The BMW Championship is a PGA Tour event and the third of four events on the FedExCup playoff schedule. The Championship first took place in 2007, replacing the Western Open, which had been active since 1899. As part of the FedExCup, the BMW Championship includes the top 70 players in terms of points and determines which 30 players participate in the final event, the Tour Championship.
In 2012, the BMW Championship was held at Crooked Stick Golf Club. It marked the first time the event took place at that course. Crooked Stick had previously hosted the 1991 PGA Championship.
All of the proceeds of the BMW Championship go to the Evans Scholars Foundation, a charity that puts caddies through college. The Evans foundation is a longtime partner of the Western Golf Association, which has sponsored the charity since 1930.
The BMW Championship began in 2007 as a partnership agreement with BMW and the PGA Tour and the Western Golf Association. As the PGA began its preparations for the inaugural FedExCup, the BMW Championship was created as the third event of the playoff series.
The Championship replaced the older Western Open, which had been run by the Western Golf Association since 1899. That competition was played every year at a club in the Midwest, occasionally moving to the West Coast, until it moved permanently to Cog Hill Golf and Country Club in Lemont, Ill., in 1991. The event was traditionally held in the first week of July.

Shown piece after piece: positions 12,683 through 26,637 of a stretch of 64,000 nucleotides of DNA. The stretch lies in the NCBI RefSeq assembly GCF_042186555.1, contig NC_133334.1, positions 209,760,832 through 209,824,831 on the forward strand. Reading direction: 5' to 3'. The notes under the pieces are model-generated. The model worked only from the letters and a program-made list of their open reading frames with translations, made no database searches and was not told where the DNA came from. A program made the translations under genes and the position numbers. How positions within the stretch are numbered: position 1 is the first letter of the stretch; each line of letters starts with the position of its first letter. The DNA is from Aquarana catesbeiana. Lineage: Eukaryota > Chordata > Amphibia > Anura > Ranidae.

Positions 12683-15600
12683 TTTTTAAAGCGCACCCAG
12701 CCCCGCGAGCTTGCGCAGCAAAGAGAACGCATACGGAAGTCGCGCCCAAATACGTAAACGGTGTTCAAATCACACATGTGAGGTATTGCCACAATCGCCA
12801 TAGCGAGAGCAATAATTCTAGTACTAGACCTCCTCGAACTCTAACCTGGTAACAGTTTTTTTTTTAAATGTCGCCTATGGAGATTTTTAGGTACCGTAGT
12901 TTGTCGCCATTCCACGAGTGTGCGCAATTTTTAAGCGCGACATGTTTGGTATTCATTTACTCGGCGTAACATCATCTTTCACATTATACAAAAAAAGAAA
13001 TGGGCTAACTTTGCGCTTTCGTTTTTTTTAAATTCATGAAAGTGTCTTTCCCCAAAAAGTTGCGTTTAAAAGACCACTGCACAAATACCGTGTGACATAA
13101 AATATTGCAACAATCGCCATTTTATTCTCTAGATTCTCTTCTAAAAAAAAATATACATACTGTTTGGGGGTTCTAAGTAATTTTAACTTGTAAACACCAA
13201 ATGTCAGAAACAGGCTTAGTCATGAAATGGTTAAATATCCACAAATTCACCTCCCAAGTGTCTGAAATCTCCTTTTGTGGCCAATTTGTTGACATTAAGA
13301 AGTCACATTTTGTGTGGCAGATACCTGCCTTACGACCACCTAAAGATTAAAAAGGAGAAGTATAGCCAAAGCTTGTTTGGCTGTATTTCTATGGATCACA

When the PGA took over the event as part of its FedExCup, the tournament was moved to mid-September. The top 70 players participate in the BMW Championship, from which 30 move on to the final playoff event.
Since the event's inception, the WGA has donated all its proceeds to its partner charity, the Evans Scholars Foundation. The charity awards full tuition, as well as housing, to caddies across the country at one of the 14 universities that have foundation-owned houses. Those include Northwestern, Michigan, Wisconsin and Purdue, among others.
A week after imploding at TPC Boston, Billy Horschel got the last laugh, winning the BMW Championship and putting himself in great position to win the $10 million bonus for the FedEx Cup, writes ESPN.com's Bob Harig.